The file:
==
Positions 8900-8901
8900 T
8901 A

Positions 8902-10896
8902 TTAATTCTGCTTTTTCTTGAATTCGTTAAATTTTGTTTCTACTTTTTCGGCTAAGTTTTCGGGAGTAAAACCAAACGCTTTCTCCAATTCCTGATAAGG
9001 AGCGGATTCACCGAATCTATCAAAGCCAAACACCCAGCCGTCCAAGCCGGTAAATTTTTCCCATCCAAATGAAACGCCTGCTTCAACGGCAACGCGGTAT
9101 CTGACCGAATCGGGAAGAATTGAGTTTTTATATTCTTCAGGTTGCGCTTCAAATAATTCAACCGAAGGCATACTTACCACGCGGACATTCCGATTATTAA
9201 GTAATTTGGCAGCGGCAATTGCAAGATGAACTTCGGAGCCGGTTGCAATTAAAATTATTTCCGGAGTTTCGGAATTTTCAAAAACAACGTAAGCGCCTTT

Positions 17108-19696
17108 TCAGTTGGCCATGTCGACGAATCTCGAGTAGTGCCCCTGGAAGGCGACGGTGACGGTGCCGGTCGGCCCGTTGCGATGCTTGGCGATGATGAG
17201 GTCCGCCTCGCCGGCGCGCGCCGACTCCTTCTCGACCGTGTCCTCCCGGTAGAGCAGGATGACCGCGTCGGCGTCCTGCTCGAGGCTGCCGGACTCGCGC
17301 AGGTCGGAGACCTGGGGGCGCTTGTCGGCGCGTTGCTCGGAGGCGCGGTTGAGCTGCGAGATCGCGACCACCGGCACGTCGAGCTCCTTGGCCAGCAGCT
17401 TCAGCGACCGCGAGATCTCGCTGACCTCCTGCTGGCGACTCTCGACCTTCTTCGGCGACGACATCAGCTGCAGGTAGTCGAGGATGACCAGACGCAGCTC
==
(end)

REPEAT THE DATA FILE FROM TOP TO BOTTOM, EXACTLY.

Positions 8900-8901
8900 T
8901 A

Positions 8902-10896
8902 TTAATTCTGCTTTTTCTTGAATTCGTTAAATTTTGTTTCTACTTTTTCGGCTAAGTTTTCGGGAGTAAAACCAAACGCTTTCTCCAATTCCTGATAAGG
9001 AGCGGATTCACCGAATCTATCAAAGCCAAACACCCAGCCGTCCAAGCCGGTAAATTTTTCCCATCCAAATGAAACGCCTGCTTCAACGGCAACGCGGTAT
9101 CTGACCGAATCGGGAAGAATTGAGTTTTTATATTCTTCAGGTTGCGCTTCAAATAATTCAACCGAAGGCATACTTACCACGCGGACATTCCGATTATTAA
9201 GTAATTTGGCAGCGGCAATTGCAAGATGAACTTCGGAGCCGGTTGCAATTAAAATTATTTCCGGAGTTTCGGAATTTTCAAAAACAACGTAAGCGCCTTT

Positions 17108-19696
17108 TCAGTTGGCCATGTCGACGAATCTCGAGTAGTGCCCCTGGAAGGCGACGGTGACGGTGCCGGTCGGCCCGTTGCGATGCTTGGCGATGATGAG
17201 GTCCGCCTCGCCGGCGCGCGCCGACTCCTTCTCGACCGTGTCCTCCCGGTAGAGCAGGATGACCGCGTCGGCGTCCTGCTCGAGGCTGCCGGACTCGCGC
17301 AGGTCGGAGACCTGGGGGCGCTTGTCGGCGCGTTGCTCGGAGGCGCGGTTGAGCTGCGAGATCGCGACCACCGGCACGTCGAGCTCCTTGGCCAGCAGCT
17401 TCAGCGACCGCGAGATCTCGCTGACCTCCTGCTGGCGACTCTCGACCTTCTTCGGCGACGACATCAGCTGCAGGTAGTCGAGGATGACCAGACGCAGCTC